Some examples of push factors are war, lack of job opportunities and natural disasters such as hurricanes or droughts. Push factors are forceful conditions that drive people to migrate from the area in which they live.
Economic, political and environmental push factors influence a person's decision to migrate. Economic push factors usually provide the main impetus for migration. People migrate to new countries because they are motivated by better job prospects, a higher standard of living for their families, or a greater number of career opportunities made available through education. For example, 40 percent of Indians who migrated to the United States did so because of the country's high demand for low-wage skilled labor in the high-tech industry, according to Globalization 101.
A classic example of a political push factor is civil strife or persecution. This occurred during the Second World War when Jewish refugees migrated to the United States in order to escape Nazi persecution. Over 1.5 million Syrians fled to surrounding countries following the atrocities of 2011's Syrian Civil War. Specific push factors in this case included mass civilian killings, torture and the use of chemical weapons.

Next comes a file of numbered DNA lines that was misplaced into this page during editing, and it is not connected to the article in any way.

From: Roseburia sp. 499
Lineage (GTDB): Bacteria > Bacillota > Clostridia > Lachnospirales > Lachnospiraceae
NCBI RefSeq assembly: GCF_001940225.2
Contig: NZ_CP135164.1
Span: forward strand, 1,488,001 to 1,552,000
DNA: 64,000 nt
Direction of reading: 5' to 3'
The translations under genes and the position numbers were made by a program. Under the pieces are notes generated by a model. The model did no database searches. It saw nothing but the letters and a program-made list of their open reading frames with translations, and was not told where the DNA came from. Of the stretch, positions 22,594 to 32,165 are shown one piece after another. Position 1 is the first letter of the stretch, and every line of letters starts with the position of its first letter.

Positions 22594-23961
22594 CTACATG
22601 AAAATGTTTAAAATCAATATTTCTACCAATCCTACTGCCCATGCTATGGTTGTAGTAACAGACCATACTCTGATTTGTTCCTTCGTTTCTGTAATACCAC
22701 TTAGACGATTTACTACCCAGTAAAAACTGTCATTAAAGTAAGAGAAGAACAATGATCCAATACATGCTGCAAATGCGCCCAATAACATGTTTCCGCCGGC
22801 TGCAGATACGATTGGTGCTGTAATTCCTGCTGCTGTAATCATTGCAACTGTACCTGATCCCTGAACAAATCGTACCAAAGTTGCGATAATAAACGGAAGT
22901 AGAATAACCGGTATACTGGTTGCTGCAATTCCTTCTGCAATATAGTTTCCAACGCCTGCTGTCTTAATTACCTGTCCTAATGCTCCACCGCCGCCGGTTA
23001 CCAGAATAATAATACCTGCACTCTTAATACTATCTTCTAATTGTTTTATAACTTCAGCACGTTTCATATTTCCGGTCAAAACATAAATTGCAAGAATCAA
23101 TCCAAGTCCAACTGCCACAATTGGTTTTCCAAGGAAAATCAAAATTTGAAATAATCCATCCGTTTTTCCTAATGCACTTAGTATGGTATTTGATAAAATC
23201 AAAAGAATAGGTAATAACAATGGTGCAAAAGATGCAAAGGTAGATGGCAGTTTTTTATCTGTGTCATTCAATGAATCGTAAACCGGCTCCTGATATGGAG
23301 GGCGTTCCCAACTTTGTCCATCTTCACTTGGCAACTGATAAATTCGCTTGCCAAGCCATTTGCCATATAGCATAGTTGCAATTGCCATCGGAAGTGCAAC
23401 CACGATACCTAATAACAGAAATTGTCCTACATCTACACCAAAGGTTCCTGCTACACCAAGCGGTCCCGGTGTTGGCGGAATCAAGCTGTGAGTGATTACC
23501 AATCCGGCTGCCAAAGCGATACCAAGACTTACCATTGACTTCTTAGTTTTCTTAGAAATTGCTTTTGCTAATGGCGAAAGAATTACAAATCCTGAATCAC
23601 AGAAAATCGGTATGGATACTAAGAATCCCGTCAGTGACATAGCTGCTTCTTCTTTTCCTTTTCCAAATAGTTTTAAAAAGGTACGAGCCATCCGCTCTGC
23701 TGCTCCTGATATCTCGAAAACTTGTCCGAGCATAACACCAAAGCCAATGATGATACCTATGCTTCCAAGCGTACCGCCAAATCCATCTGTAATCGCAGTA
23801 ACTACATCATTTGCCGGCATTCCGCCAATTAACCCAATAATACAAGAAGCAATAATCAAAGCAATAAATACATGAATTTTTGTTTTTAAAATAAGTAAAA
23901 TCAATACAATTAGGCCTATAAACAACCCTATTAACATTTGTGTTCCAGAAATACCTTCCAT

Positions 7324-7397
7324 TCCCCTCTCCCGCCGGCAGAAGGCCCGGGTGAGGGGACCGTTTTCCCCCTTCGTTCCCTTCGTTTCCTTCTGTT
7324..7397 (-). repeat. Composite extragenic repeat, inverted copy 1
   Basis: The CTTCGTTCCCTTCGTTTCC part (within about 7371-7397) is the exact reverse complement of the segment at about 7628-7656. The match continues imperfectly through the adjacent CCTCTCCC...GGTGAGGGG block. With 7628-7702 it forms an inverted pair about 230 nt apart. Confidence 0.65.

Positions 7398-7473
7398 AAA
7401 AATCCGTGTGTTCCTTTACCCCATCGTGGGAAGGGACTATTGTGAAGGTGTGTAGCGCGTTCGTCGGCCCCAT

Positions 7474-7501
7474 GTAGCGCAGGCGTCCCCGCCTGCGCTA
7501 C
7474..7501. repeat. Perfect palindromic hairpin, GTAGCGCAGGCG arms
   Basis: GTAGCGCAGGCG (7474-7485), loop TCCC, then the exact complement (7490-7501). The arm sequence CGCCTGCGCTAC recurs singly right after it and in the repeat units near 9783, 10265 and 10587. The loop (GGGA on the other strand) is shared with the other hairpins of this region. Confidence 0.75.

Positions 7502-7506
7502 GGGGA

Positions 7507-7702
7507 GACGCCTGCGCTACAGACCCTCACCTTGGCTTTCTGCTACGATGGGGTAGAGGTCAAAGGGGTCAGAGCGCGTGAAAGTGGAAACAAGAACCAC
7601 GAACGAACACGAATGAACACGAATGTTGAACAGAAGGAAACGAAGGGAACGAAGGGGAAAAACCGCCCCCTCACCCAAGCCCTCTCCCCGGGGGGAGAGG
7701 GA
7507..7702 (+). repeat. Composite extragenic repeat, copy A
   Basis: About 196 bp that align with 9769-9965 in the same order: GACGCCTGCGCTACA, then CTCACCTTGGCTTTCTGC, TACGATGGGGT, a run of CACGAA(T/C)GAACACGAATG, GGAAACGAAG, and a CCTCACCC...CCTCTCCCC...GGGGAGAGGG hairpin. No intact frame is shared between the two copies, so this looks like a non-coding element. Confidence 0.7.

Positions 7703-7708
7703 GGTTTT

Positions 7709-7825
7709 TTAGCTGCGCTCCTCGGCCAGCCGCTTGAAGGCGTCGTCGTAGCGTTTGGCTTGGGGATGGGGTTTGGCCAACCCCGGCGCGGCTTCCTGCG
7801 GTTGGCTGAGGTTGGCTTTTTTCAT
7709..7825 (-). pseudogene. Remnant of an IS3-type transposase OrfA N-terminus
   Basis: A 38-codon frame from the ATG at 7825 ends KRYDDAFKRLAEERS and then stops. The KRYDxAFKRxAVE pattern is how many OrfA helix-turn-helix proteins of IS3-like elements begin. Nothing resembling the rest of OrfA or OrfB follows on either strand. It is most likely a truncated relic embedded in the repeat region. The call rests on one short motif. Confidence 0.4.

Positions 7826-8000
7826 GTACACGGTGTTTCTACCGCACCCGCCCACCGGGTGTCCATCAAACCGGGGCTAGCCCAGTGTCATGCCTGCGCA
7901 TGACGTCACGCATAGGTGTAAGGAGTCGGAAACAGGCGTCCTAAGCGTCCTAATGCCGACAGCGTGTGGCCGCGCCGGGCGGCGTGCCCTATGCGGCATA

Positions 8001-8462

Harsh environmental conditions, such as drought, desertification and famine, also constitute push factors. An example is the Irish Potato Famine of September 1845. English winds had carried an airborne fungus called phytophthora infestans to the Dublin countryside, wiping out the potato crop and causing a horrible stench. Without their main food crop to rely on, millions of Irish citizens migrated from their country to escape starvation.